Thomas Cook ceased trading on Monday 23 September 2019. With many experts saying its fate was inevitable, what can be learnt from the demise of Thomas Cook?
As a nation, and a global community, we have been thrust into a world of unknowns. A global crisis has impacted every aspect of our daily lives. And as business owners, especially SMEs, sole traders, single director companies and freelancers, we’ve all been hit by a bleak forecast of our future. With no real timeline of how long the government-mandated social distancing will last, we’re all wondering whether our businesses will make it out the other side. Not to mention whether our businesses will be able to survive, let alone thrive, in a post-Coronavirus crisis world.
Quite a depressing start to this month’s article. However, as a creative thinker and problem solver, I am a firm believer that there is always a solution. No mountain is too big. If you can’t go round, it, over it or under it. Go through it. So, let’s take a look at what you can do to keep going, and how you can prepare for when normal life resumes.
Businesses that can function through the restrictions on social activity need to become rapidly adaptive in how they provide their service. Small, local businesses are adapting how they function and what they offer, to not only help their community, but also keep their livelihood running. Even on a personal level, people are needing to adapt their day-to-day living, becoming creative in their approach to handling supply shortages and limits on purchases. Businesses aware of these restrictions, and having the ability to resolve them, will be beneficial to their community. Social distancing will bring with it a resurgence in community, and support for those around us. Local businesses that can adapt will be an invaluable asset at this time.
For businesses that have no way of adapting what they offer to suit the current landscape, or have seen their future business drop off the side of a cliff. This time will be harder for you. No doubt clients are cancelling contracts and employees are being furloughed. You’re assessing your cash flow, cutting expenditure to its absolute minimum and figuring out how long you can maintain this holding pattern before you have no choice but to close your business.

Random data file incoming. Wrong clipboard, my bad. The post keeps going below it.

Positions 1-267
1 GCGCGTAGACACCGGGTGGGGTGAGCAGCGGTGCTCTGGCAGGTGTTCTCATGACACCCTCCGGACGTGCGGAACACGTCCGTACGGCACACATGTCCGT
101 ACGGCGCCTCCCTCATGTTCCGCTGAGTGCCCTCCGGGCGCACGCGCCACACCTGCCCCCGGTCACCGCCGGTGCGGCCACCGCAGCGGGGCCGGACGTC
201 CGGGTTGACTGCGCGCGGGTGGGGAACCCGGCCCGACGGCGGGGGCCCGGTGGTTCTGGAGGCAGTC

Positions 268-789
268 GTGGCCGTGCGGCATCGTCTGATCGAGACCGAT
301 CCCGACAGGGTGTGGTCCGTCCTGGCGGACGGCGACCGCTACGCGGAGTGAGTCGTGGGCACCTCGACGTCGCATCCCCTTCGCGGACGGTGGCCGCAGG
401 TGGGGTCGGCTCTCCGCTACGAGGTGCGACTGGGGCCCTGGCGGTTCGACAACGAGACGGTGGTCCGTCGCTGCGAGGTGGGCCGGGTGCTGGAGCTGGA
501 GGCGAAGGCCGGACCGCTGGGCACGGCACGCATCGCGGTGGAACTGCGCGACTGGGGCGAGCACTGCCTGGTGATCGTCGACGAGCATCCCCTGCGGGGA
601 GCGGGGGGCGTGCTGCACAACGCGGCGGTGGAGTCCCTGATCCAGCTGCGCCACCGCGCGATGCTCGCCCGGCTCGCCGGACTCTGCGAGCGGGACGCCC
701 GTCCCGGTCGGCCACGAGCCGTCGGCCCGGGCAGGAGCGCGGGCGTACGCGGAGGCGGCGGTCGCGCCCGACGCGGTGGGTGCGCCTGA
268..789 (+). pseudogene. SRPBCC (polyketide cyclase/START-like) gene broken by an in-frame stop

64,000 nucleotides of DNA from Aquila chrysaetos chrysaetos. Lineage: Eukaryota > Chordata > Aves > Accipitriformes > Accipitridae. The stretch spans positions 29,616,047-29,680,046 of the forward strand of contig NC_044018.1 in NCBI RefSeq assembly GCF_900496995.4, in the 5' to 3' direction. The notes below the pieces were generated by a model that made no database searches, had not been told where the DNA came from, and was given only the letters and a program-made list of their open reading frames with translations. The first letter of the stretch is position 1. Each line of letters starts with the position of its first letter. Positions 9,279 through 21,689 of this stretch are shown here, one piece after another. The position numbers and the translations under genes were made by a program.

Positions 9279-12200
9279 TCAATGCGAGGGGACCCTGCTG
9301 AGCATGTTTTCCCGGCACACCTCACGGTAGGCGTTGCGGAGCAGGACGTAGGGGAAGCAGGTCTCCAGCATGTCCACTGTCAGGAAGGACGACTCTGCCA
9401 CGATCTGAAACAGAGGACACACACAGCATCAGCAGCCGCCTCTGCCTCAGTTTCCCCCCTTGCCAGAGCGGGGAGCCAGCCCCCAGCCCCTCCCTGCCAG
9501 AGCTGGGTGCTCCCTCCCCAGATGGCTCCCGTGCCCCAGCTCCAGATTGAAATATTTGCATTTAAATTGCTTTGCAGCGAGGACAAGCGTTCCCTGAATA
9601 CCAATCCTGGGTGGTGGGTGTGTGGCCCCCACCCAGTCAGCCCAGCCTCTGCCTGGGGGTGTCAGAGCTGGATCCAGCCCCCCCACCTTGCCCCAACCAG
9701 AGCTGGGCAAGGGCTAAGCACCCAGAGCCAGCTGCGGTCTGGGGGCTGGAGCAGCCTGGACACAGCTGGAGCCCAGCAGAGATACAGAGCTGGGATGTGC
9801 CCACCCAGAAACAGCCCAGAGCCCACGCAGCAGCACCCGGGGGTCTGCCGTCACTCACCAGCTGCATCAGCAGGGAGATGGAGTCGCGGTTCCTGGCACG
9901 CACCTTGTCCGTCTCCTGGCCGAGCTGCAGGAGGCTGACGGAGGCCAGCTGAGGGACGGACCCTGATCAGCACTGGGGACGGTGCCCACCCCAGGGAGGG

Whilst you may be struggling to find clients looking to utilise your services, there is plenty to do behind the scenes to make sure when the time arises, you can hit the ground running to give your business the best chance to recover. Take this opportunity to build brand awareness. Get online, do live videos, write and record content for your site, update your site. Share case studies of past projects to showcase your experience and knowledge to future clients. Do all those things you put off week by week because, “client work comes first”. No work means it’s time. No more excuses. Build an arsenal of content to publish now, but also to use going forward too.
Every business should look at how it operates, and what improvements can be made. And most importantly, now that you’ve had a crash course in handling a crisis – it’s time to address what other crises could affect your business? Now’s the time to become crisis prepared. After all, dealing with a global crisis that affects everyone, against a crisis that impacts your business alone, are two very different scenarios.
Whilst we all take each day as it comes, it’s important to remember that the health and well-being of our society far outweighs the threat against our business’s survival. In one way or another, we will navigate this. This global crisis will change the world as we know it, however, it will also open doors and bring new opportunities to those of us that are willing to adapt to the dramatic changes in our society’s landscape. Good luck, and remember: you are not alone.
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